Study on the effects of robot behaviors and their interactions on human trust

Date

2022-12-21

Authors

Horn, Matthew William

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Abstract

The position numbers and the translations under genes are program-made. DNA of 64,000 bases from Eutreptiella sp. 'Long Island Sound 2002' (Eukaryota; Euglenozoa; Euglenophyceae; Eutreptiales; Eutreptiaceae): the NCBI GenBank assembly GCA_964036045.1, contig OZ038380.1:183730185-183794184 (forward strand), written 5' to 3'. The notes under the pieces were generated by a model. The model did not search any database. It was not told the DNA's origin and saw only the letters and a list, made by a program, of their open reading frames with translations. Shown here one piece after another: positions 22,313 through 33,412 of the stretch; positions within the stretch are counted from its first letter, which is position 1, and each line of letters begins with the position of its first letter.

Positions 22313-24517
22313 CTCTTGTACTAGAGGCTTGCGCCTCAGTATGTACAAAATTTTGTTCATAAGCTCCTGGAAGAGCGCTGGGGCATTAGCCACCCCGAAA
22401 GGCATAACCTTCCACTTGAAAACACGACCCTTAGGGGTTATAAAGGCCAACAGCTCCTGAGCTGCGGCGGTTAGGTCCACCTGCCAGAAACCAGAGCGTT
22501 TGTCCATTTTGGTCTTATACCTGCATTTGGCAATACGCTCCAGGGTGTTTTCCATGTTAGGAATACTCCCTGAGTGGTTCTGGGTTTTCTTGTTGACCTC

This dissertation considers the problem of integrating three different robot behaviors in different combinations and settings to ascertain their effect on human trust. A system is developed to optimally combine the different behaviors such that any negative combinations are avoided. Three non-verbal robot behaviors are tested: a legibility pathing behavior, a usability avoidance behavior, and a usability eye contact behavior. Three user studies are performed to ascertain behavior interactions in transportation tasks in differing environments with multiple possible goal locations. These studies are accomplished online through videos of tasks performed in a simulated environment. The study into these Human-Robot Interactions is important because as technology progresses, robots are being introduced into more spaces that are sometimes shared with human workers. These areas may necessitate the robot to make cooperative actions, show intent, or keep nearby people safe from hidden hazards which are prevalent in nuclear or chemical facilities such as radiation, radioactive particles, odorless fumes, strong chemicals stored in beakers, etc. When robots are introduced to such environments, it is necessary that people feel trust in the robot and feel safe around them. Three behaviors are studied in a simulated environment on the TIAGo++ platform. These behaviors are combined and evaluated to ascertain complementary behaviors and adversarial behaviors and their variables that trigger these interactions. The TIAGo++ platform is simulated in Gazebo, a ROS-enabled simulation platform to create three common scenarios a person might face when robots are moving near them to transport items. Results are varied between combinations of the behaviors, and depend on the variables used to instruct the behaviors' motions. A set of trust-based questions, ranking questions, and pathing testing is utilized to tune the behaviors on a final system to avoid negative behavior interactions. The final tuned simulated system has been found to negate the negative associated behavior interactions in a new environment versus other partially tuned systems. The robot system that always takes the safest path away from workers was also found to not trigger negative behavior combinations, however, did not score as well in user studies as the final tuned smart system. The complete quantitative results are presented and analyzed in this report.

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